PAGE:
Air patrols are circling over Cape Cod Thursday to track at least nine great white sharks that are swarming around the popular Massachusetts beaches, the Boston Herald reported.
The search comes after a man was bitten by a shark, believed to have been a great white, while swimming off Ballston Beach in Truro on Monday.
Christopher Myers told ABC's "Good Morning America" on Wednesday that he and his son were in deeper water trying to get to a sandbar when he was bitten on the lower part of both legs.
His son, J.J., said he heard a scream and looked back to see the fin of what shark experts think was a great white.
Myers, feeling dizzy, said he and his son then "swam hard" back to shore.
Myers, in Massachusetts General Hospital in Boston with bandages around both legs, said, considering the circumstances, he feels "quite terrific."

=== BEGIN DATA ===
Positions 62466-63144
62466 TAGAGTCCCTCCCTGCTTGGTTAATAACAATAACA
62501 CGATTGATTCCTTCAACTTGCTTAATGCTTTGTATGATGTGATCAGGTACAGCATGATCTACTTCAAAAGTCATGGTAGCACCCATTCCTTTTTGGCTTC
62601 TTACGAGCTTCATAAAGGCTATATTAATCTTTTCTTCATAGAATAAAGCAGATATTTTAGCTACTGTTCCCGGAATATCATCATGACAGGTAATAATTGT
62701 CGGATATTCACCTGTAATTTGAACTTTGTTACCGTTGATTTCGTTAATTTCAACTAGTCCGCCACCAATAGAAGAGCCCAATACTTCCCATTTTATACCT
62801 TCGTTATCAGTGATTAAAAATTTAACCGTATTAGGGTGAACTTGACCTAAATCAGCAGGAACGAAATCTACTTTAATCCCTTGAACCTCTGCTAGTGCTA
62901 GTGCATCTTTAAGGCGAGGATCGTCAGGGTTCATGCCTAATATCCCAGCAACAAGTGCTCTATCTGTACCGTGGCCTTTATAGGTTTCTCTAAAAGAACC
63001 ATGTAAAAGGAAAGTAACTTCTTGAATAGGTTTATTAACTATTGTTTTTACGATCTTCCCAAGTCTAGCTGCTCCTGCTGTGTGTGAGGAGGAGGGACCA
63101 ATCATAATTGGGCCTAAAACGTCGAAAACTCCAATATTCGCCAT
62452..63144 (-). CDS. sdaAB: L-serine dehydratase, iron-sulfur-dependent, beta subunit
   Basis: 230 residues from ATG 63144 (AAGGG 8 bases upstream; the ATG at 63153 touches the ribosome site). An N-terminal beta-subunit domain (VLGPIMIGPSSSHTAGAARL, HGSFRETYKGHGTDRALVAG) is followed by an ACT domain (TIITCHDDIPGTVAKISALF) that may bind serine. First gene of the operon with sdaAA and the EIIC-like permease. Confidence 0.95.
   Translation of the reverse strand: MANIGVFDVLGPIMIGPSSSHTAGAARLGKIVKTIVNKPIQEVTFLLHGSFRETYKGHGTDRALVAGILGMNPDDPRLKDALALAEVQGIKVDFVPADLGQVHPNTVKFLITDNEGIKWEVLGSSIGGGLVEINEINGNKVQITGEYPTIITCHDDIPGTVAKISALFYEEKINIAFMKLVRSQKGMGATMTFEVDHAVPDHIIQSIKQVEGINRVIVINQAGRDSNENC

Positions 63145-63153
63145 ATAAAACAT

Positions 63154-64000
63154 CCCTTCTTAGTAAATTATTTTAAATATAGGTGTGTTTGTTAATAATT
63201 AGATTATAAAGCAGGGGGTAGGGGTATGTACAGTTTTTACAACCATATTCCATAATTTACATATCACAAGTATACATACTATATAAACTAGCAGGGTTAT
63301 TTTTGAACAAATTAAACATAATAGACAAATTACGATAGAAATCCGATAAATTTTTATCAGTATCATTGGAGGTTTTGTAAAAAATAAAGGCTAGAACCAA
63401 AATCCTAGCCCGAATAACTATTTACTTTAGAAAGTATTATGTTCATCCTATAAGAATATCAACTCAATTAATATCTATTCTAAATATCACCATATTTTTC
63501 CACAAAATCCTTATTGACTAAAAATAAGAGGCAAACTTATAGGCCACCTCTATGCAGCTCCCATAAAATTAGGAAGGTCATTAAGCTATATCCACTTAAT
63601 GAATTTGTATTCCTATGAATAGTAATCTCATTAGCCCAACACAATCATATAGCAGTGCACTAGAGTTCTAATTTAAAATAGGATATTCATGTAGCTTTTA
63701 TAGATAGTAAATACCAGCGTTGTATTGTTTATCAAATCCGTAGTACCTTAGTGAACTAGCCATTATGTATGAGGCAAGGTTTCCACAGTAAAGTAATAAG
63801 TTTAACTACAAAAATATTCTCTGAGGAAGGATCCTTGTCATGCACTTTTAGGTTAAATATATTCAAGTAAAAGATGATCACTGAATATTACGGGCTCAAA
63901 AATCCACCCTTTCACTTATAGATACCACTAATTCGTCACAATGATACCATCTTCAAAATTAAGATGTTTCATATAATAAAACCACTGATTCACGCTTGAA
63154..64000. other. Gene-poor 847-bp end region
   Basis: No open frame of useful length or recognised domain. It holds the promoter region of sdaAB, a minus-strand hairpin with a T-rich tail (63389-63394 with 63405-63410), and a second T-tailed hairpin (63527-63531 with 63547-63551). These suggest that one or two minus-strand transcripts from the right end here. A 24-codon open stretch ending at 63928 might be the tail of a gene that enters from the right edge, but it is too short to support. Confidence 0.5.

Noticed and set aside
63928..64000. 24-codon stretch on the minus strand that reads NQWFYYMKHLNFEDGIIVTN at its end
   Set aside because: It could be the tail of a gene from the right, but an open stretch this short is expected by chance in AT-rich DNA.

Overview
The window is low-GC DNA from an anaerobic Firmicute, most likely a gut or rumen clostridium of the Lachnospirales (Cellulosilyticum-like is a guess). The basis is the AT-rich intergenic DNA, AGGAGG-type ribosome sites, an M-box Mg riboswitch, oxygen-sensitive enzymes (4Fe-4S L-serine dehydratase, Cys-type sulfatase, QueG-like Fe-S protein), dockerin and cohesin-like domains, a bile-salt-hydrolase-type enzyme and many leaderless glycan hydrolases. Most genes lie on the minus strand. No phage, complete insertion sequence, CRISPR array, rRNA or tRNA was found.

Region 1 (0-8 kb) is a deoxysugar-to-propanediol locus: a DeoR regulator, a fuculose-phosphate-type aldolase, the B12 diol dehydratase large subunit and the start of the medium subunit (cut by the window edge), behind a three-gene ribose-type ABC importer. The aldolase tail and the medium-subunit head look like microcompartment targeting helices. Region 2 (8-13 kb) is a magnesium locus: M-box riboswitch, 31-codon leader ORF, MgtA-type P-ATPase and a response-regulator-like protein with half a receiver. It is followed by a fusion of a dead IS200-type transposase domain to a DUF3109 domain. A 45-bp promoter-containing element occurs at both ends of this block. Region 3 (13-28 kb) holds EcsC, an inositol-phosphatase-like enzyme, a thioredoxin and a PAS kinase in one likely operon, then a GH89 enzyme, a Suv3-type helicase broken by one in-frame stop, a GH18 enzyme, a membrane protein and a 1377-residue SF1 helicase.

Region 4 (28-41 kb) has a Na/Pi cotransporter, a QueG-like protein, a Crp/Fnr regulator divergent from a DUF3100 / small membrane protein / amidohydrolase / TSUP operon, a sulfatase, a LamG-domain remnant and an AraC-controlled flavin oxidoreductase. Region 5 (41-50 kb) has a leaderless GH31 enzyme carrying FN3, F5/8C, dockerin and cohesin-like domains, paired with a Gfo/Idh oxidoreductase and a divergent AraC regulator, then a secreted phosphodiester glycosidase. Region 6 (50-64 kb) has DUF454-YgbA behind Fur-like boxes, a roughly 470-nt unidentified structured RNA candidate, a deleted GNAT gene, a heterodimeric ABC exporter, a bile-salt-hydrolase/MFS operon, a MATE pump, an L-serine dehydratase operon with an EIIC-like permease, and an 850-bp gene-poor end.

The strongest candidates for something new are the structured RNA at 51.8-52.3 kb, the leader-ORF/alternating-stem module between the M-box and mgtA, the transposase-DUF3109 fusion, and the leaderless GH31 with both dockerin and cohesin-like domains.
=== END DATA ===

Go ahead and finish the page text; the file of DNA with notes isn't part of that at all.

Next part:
Great white shark sightings have increased off the coast of Massachusetts in the last several years, and state researchers have been monitoring and tagging the sharks since 2009. White sharks feed on seals and sea lions, and their migration to the state's coastal waters is linked to the growing number of gray seals that migrate here annually, state officials said.
Scientists predict that the attack on Myers likely won't be the last.
“Unless there is a huge modification in human behavior, you can expect more attacks over time," George Buress, a shark researcher at the Florida Museum of Natural History, told the Boston Herald. "It’s something we can predict with some certainty unless people decide not to go in the water. We are not going to eliminate the situation."
Great white sharks grow to about 20 feet in length, can weigh up to 3 tons and live for more than 30 years.
The last confirmed fatality in Massachusetts by a great white shark occurred in 1936, state officials said.
The Associated Press contributed to this report.